We drove back to Bled via Italy. Nothing like going for a drive and unintentionally entering another country! However, it’s just like entering another U.S. state since both countries are part of the European Union.

That evening we had a delicious dinner at Vila Ajda. Our waiter was very attentive (again, we were the only ones there for a time!) and we had a beautiful view of the lake as we ate. All in all, another good day in Slovenia!

(I got a little photo-happy in this post, but if you want to see even more photos, check out my Shutterfly Share Page.)

Spring Break in Slovenia (Part I)

April 9-13 was Spring Break here at Hohenfels. Brandon and I have been lucky enough to have four Spring Breaks while we have been stationed in Germany. (So you don’t have to look back at the blog, we went to Amsterdam in 2009, Paris in 2010, and a belated Spring Break to Cinque Terre in May 2011 when Brandon returned from Afghanistan.) This year we decided to drive to Lake Bled, Slovenia.

April 9, 2012

We left on Easter Monday after I had some time to recover from all of the Catholic Holy Week services. It was a pretty easy drive through Austria, but it wasn’t the cheapest! You have to buy a vignette to drive through Austria. We bought a 7-day vignette for €10 at the last Esso station in Germany when we stopped to fill up our tank with rationed gas prices. There were also two tolls in Austria totaling €16,50. Finally, Slovenia also requires a vignette that cost us €15. So, in addition to gas, we paid €41,50 to get there and €16,50 on the way back. This wasn’t a problem, but it’s just good to know so you have enough cash on hand to pay the tolls!

We arrived at the Garni Hotel “Berc” around 5pm and the sun was shining!! Luka told us that it had snowed there just a day earlier and it would rain later in the week, so we better take advantage of what was left of the sunny day! We didn’t mess around and walked straight to the lake for a stroll around the 3.5-mile path. It was easy to see why this place is a popular European destination!

We ate at Ostarija Peglez’n for dinner. We were surprised to find pumpkin soup as the Soup of the Day, but it was good. We also read that they specialized in fish, so I ordered salmon and Brandon had tuna steak. We both enjoyed our meals and had an easy 5-minute walk back up the hill to the hotel.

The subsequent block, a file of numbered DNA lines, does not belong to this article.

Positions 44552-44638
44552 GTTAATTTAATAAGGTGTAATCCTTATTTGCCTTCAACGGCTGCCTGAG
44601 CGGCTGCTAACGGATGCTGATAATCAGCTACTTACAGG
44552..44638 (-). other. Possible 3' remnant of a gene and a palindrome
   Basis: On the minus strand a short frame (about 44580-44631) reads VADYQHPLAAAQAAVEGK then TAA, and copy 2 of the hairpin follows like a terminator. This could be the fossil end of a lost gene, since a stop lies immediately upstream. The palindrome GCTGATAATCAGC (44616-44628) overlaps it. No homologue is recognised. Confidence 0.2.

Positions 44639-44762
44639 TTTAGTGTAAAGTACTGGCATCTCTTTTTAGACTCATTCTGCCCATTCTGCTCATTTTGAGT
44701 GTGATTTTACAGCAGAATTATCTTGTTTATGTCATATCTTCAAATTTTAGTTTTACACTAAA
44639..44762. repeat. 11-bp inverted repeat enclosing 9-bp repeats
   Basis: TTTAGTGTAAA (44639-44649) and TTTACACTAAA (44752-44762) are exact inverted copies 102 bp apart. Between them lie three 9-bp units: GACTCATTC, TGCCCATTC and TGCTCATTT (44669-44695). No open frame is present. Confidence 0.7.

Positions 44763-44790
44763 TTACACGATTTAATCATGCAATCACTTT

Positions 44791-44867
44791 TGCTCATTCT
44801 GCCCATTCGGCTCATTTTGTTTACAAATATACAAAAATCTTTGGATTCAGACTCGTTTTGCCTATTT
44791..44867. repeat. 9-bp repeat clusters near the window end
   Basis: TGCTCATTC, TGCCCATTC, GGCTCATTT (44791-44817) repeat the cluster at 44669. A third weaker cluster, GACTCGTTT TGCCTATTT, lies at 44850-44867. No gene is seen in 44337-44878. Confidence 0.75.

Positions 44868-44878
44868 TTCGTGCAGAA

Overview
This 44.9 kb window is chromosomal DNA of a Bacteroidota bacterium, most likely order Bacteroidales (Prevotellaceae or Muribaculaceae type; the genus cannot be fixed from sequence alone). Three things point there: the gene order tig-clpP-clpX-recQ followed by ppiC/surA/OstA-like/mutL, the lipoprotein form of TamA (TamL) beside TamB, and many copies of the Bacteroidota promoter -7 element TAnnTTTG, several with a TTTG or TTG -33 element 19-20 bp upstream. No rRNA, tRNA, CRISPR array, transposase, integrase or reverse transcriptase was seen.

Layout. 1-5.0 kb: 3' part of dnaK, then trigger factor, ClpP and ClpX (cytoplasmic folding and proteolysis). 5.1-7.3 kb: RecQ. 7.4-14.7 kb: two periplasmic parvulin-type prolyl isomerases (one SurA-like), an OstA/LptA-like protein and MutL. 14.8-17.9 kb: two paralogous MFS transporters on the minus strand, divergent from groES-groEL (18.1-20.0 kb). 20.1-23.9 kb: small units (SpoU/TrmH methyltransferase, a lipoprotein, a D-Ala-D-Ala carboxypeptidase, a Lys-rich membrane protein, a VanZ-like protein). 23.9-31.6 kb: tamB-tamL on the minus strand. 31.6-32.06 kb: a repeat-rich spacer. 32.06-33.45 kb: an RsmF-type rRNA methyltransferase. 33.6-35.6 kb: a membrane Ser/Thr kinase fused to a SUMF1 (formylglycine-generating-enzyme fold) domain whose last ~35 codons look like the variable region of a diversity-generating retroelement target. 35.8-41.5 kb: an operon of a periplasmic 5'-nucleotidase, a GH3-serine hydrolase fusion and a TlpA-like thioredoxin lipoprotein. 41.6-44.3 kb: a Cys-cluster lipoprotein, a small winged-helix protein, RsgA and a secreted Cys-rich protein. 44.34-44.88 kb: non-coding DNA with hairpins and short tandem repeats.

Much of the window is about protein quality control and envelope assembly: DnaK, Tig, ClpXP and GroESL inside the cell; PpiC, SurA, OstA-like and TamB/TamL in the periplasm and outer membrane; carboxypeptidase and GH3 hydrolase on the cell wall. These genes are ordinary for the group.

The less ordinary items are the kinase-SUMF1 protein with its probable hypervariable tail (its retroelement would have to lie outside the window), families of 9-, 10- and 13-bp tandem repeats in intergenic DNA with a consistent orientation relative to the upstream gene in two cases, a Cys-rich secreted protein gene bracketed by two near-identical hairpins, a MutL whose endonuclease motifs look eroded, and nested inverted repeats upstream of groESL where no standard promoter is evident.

April 10, 2012

The sun was forecasted to shine again today, so we took the opportunity to visit Lake Bohinj (BOH-heen). We visited all three parts that Rick Steves described: a village, a cable car, and a waterfall hike.

Ribčev Laz Village (loosely translated as “Good Fishin’ Hole”) is located at the southeast corner of the lake. Unfortunately, the church, St. John the Baptist, was not open.

Next, we took the cable car up to Vogel Mountain. There were some impressive views of Mount Triglav and the Julian Alps, but we didn’t realize that the best views were as we were exiting the cable car and we wouldn’t be able to get back to that spot.

The last stop was the Savica (sah-VEET-seh) Waterfall. This was the main reason that we wanted to visit Bohinj. We followed the moderate-to-strenuous uphill trail (including 553 stairs) to see the beautiful waterfall.

We headed back to Lake Bled for some lunch along the lakefront at Vila Prešeren. We also enjoyed a piece of the classic cream cake called kremna rezina, a layer of cream and a thick layer of vanilla custard artfully sandwiched between sheets of delicate, crispy crust. Delicious!

Since the sun was still shining, we decided to visit Bled Castle. While the path to get there was pretty steep, the sweeping views were well worth the effort!

At the castle, we checked out the small museum and the tiny chapel with 3-D frescoes. We also visited a working replica of a printing press from Gutenberg’s time and the wine cellar. With some help from the “monk” at the wine cellar, I bottled and corked our own bottle of Cabernet Sauvignon and received a Certificate of Authenticity printed on handmade paper in the print shop.

That evening it finally started to rain, so we ate close to our hotel at Mayer Penzion. We were the only ones at the restaurant for quite a while. Traveling outside of peak season is nice to avoid the crowds, but it can also be a bit lonely! We had a good meal and then went back to our hotel to crash after such a full day.

In my next post I’ll share about our day trip to Ljubljana and the rest of our Slovenian Spring Break, but if you want to see more photos, please visit my Shutterfly Share Page.